Inclusion of a site on this list does not imply that the site
condones "contract cheating".
I followed the link and find the "disclaimer" is worthless, the link title is:
"List of sites associated with Contract Cheating (updated 7 May 09)(Lancaster & Clarke)"
The document location and filename is:
And the document title is:
"Sites associated with Contract Cheating"
The implication is that every site on the list is associated with Contract Cheating:
"Inclusion of a site on this list does not imply that the site condones "contract cheating" ."
There is a distinct difference between being associated with, and condoning something.
Realistically, the title should be "Association of Contract Cheating: Anything that has anything to do with programming"
I emailed Robert Clarke and Thomas Lancaster about this.
My email to them:
I received a long, and what appears to be mostly copy and paste, reply:Quote:
Dear Robert Clarke and Thomas Lancaster
I note with interest that a site that I frequent is listed in your
as being "associated with contract cheating".
The site I refer to is cboard.cprogramming.com.
I am interested to know what evidence you have to back up these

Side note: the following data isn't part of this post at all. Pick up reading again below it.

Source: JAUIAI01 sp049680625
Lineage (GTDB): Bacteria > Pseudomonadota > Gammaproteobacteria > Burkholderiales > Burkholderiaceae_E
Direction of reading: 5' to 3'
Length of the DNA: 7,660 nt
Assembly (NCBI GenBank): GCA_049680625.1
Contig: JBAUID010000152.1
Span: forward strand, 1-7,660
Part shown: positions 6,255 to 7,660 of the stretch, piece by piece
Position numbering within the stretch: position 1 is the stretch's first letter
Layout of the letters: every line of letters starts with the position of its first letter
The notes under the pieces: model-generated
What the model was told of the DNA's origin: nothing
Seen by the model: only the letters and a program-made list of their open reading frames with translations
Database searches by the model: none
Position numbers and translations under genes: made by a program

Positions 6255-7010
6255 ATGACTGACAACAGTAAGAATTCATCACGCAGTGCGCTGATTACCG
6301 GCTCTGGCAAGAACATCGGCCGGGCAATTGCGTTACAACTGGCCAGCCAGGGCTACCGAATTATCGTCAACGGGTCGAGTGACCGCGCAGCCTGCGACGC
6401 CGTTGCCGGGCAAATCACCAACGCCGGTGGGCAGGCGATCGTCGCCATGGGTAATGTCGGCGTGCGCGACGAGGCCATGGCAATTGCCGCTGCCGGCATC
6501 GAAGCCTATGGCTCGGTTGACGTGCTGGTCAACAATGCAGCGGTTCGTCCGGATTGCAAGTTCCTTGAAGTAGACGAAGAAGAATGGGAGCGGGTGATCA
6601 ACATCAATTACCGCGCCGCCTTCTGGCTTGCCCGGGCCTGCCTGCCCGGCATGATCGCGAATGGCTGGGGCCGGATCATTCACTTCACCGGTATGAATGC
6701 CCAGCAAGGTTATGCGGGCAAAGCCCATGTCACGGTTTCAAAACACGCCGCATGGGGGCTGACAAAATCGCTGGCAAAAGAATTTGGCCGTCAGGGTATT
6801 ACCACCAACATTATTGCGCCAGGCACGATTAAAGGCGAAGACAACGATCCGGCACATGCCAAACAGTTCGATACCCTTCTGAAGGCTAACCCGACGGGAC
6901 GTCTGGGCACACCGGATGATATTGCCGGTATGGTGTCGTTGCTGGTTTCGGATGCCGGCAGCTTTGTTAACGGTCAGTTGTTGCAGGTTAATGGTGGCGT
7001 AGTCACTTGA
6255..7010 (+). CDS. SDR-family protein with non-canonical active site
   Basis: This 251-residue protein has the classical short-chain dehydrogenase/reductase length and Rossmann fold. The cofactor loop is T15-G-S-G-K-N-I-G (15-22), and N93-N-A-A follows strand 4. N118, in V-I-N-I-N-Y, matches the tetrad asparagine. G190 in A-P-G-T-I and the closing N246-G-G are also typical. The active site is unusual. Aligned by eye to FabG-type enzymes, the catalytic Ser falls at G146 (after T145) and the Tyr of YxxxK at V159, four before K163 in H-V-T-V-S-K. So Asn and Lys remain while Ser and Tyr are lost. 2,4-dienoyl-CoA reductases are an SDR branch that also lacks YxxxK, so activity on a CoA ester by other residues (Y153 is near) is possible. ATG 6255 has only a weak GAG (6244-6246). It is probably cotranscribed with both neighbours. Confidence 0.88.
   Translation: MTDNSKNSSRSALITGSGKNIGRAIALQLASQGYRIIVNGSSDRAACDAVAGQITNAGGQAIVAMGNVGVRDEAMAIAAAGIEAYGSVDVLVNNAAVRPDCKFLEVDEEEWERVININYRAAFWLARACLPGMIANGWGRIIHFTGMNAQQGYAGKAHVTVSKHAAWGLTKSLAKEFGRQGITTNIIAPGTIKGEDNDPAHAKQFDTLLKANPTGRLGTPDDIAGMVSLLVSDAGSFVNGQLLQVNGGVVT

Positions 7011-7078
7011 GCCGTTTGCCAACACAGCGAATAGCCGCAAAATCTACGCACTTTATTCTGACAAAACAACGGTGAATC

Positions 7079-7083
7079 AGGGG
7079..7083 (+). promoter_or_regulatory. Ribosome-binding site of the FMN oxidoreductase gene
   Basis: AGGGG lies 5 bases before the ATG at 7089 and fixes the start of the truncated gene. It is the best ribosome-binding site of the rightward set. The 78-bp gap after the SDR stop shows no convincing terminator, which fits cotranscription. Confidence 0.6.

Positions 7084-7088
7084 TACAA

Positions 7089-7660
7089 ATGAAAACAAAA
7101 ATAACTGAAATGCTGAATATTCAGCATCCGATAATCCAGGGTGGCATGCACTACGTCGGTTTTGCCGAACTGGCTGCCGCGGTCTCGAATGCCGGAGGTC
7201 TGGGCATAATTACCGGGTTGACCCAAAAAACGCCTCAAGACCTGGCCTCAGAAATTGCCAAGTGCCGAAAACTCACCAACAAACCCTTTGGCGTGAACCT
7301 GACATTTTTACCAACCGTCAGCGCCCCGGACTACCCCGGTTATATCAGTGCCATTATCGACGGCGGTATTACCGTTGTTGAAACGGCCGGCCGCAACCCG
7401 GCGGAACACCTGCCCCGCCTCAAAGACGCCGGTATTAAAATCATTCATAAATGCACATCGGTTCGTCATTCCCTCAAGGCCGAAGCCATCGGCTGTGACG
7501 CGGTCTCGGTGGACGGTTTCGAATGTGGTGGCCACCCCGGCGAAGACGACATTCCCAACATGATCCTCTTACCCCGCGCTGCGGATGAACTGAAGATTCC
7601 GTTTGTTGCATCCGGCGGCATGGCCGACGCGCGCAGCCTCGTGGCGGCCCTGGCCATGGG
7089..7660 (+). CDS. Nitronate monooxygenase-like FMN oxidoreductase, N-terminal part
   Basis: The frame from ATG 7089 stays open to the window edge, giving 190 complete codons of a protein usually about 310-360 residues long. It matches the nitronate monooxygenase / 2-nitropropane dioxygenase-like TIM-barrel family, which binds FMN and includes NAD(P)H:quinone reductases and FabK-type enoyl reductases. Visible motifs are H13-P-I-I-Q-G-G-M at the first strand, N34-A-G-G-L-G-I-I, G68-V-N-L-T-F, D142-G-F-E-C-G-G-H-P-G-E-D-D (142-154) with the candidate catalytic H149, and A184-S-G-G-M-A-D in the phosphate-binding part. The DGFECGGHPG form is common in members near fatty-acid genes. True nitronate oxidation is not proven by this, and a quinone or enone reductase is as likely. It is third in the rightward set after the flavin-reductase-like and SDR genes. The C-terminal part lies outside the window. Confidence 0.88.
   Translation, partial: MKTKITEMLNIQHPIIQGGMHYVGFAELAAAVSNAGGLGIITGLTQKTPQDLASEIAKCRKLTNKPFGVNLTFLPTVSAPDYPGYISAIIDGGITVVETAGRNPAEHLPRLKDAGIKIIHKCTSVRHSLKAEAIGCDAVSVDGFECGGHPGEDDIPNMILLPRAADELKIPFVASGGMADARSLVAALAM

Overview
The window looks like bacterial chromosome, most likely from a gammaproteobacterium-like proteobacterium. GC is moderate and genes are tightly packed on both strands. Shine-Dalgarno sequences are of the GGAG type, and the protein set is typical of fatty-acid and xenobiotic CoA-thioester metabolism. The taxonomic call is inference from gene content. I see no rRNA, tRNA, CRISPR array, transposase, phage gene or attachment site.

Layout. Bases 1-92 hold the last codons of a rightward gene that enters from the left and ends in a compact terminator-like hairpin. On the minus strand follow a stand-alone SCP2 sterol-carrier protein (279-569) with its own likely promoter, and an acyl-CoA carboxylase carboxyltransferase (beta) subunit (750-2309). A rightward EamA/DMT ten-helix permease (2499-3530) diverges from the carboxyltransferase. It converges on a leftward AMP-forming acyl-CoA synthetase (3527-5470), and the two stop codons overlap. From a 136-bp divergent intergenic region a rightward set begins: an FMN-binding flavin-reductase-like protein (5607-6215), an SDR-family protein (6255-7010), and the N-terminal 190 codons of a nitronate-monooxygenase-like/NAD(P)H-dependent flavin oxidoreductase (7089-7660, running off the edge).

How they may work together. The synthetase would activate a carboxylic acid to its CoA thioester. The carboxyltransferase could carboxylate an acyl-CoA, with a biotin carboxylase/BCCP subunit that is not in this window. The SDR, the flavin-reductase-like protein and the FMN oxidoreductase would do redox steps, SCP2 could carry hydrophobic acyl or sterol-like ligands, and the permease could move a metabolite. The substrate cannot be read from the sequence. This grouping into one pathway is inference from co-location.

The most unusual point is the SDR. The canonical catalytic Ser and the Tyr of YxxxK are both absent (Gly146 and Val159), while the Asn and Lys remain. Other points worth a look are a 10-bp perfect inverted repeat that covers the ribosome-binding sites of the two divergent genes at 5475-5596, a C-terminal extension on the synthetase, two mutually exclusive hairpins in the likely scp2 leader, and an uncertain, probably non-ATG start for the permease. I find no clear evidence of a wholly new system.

allegations of "association" other than the fact that cprogramming.com
is a programming and discussion site. As a user of the site who has
helped in the guidance of posters you are accusing me and every other
member of the site of contract cheating by association. This is a
libellous slur against my character and something that I do not take
lightly. Any post that looks like homework is responded to as such
using the board homework policy. All posters to the boards are directed
to post their existing code with any help given being based from that.
There is no financial incentive in providing help to other programmers
on the site.
Your list is libellous to the sites listed and users of those sites that
do not engage in so called "Contract Cheating". I seriously recommend
that you rework your document to include ONLY resources that actively
engage in so called "Contract Cheating" activities and not what amounts
to any site associated with programming.
I shall give you opportunity to reply to this communication before
deciding whether to take this matter further.
[My name here]